Your Career: A Work in Progress
By Melony Sorbero, PhD, Policy Researcher at RAND Corporation
Life with a PhD is not easy. You’ve voluntarily selected a life where the hours are long, and the hours are too long to move forward without some degree of passion. So somewhere along the way you need to figure out what drives you - what revs you up?
I get revved up by a wide array of interesting projects that are going to have an impact, and joining RAND as a policy researcher made me feel like a kid in a candy story. When I was nearing the end of my PhD in health services research and policy, I considered both academic and non-academic positions, but selected RAND because it allowed me the freedom to be a generalist. I can work on a number of different projects where I need to be incredibly focused to get the work done, but it’s up to me as to where I direct my focus. I get to choose to work on projects that I’m passionate about. Plus, the idea of being able to directly impact policy with my work – perhaps even affecting legislation– just really excites me.
One challenge with being able to select from so many meaningful projects is that I can become my own worst enemy. I don’t say no enough. When you are just starting, you work extremely hard to prove yourself. You want to make your clients happy, and you want to meet your deadlines. When you become more senior, you work extremely hard because you feel that it’s expected you’ll pick up that new project or help with mentoring because that’s part of the job. It’s OK to do these things and feel good about them, but you also have to realize there’s only so long you can sustain that type of high-level intensity, and you need to protect yourself from burning out. Your career is not a sprint, not something you need to move through as quickly as possible. You need to approach it like a marathon. For me, it’s still a work in progress.
And part of my work involves proposal writing – be it for grants or contracts. I need to dispel the myth that if you select a career outside academics, you’ll avoid the process of writing proposals. Not true. Even when I’m working on a current project, I’m always looking for the next funding opportunity. Typically my standard timeline involves both working to complete currently funded projects while at the same time writing to obtain funding for future projects. I would suggest to any pre- or post-PhD trainee to participate early on with grant writing if it’s available to you. Ask to help your research advisor. Take a grant writing class. Learn to adapt your research story, write better and better shape your questions. Again, life with a PhD is not easy. You’re going to face a lot of rejection, so you’re going to have to dig deep and learn how to persevere.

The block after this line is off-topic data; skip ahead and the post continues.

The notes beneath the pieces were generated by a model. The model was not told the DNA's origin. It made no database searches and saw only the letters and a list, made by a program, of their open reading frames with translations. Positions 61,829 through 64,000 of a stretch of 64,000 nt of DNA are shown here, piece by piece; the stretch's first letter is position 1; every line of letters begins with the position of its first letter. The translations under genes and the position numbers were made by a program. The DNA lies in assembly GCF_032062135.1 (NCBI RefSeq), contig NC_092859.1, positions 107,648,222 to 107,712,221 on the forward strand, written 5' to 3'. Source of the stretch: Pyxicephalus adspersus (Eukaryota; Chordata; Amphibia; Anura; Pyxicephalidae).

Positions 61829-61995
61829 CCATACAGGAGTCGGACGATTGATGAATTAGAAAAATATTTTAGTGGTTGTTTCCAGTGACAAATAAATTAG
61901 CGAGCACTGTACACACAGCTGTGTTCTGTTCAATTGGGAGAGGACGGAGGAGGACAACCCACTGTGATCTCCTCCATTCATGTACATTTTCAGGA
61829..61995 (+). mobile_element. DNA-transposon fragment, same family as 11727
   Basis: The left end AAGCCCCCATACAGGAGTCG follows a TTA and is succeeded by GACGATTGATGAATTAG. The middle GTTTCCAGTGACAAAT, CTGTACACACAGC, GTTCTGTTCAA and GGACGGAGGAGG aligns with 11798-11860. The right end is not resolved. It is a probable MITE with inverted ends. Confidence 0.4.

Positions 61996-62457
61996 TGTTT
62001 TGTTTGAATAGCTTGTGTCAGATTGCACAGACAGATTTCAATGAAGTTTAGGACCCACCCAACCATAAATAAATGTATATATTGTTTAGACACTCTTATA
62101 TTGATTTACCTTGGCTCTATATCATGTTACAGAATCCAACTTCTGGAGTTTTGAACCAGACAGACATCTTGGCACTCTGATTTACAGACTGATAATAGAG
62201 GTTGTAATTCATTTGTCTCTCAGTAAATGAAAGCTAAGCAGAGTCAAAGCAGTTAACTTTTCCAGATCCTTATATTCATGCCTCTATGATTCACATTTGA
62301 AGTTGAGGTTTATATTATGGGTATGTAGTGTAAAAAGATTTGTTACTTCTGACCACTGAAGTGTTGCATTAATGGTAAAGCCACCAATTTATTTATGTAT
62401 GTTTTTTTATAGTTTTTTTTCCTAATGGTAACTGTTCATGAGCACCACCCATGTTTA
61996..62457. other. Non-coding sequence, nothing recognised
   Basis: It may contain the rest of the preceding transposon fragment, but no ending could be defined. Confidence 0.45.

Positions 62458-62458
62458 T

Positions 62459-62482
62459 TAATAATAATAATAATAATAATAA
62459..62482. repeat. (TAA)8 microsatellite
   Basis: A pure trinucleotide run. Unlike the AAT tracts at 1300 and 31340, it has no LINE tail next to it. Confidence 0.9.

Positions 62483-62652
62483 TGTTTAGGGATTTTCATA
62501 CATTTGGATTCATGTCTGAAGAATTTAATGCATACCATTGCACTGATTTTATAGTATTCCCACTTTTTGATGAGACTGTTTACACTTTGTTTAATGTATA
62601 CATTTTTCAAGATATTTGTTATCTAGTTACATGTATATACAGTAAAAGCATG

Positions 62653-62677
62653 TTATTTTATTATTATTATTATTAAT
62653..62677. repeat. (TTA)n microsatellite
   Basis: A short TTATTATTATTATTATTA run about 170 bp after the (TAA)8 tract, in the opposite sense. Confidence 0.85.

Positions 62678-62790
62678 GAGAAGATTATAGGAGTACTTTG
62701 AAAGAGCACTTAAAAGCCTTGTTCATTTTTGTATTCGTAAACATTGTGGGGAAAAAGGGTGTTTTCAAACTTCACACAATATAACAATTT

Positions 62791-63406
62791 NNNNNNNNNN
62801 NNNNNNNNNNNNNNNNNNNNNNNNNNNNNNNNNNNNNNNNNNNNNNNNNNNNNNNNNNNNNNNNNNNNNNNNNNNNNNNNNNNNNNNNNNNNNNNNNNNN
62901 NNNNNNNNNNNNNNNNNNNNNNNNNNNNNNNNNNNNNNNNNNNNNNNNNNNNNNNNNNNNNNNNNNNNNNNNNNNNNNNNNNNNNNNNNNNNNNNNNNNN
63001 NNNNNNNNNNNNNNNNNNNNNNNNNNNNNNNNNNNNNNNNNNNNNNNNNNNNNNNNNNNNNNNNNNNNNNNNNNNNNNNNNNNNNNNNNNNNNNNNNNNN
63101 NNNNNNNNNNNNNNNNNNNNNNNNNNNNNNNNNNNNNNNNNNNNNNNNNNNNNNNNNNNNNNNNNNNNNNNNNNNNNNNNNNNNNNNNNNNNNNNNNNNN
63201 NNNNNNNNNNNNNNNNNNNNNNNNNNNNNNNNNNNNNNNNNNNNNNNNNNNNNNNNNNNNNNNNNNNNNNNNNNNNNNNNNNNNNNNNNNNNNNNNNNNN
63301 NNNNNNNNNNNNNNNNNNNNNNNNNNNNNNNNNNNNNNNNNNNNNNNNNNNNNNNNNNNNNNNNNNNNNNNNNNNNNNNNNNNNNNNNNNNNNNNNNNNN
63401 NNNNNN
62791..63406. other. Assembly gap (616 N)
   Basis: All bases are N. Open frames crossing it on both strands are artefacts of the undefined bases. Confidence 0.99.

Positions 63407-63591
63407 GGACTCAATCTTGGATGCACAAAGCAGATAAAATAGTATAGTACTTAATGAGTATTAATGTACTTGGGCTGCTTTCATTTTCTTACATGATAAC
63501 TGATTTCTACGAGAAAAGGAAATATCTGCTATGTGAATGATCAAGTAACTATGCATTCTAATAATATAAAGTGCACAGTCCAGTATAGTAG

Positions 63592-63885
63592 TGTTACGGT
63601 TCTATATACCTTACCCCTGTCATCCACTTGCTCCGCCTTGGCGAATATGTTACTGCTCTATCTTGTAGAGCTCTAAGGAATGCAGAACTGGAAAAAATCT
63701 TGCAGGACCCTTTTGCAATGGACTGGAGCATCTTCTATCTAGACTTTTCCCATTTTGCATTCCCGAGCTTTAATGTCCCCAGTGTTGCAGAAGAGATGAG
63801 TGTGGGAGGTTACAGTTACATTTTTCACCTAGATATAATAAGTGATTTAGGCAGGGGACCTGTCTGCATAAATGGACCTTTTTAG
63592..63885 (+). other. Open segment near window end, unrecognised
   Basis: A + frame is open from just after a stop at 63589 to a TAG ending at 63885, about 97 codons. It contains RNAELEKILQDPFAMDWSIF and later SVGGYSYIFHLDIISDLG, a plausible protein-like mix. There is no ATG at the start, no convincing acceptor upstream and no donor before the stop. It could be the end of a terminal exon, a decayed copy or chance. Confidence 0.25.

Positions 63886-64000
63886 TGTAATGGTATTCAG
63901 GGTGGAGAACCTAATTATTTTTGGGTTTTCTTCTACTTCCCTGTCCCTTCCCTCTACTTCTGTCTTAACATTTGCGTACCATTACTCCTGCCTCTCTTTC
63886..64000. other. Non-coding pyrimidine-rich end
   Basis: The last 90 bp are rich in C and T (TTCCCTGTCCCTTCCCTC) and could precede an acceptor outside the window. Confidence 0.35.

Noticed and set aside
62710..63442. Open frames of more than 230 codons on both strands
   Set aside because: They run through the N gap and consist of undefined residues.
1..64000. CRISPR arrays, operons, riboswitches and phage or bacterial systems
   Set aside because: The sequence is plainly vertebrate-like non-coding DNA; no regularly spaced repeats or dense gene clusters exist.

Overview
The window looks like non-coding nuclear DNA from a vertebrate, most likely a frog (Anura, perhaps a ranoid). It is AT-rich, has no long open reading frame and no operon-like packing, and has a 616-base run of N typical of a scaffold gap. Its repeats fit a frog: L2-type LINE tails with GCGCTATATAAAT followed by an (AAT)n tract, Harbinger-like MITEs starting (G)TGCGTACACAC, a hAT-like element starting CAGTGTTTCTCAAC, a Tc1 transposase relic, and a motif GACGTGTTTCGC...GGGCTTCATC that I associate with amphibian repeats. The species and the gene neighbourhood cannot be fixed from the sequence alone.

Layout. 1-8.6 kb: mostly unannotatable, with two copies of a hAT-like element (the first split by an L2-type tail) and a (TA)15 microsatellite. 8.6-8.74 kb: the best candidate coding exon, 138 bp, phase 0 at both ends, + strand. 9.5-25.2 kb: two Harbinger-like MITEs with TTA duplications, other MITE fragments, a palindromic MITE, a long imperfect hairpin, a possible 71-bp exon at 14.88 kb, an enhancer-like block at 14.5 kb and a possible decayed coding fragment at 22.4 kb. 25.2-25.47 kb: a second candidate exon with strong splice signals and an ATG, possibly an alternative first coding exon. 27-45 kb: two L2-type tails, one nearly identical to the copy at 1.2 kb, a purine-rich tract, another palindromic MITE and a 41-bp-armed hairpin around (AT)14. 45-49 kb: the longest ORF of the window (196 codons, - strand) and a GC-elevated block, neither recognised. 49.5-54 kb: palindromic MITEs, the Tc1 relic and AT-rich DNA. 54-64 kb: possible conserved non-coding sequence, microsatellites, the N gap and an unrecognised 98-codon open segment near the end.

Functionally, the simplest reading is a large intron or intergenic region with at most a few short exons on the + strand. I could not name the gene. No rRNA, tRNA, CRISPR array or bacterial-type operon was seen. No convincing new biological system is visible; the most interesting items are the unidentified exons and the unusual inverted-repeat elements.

Another thing I learned along my career pathway is how to work with the two-body problem, using careful consideration and communication. When two people both need to find satisfying jobs, it’s very unlikely that both will have the perfect job – at least not at the same time – if being in the same city is a priority. Sometimes the best that can be accomplished is to get a good job for both and avoid a great job for one and a poor job for the other. It’s a challenging situation where one may have to lead and the other will have to follow, but it won’t necessarily be the same leader over time. And that negotiation is something that each couple has to figure out for themselves. Your career is long term, not just the job at hand. It’s a work in progress.
Tracey Baas |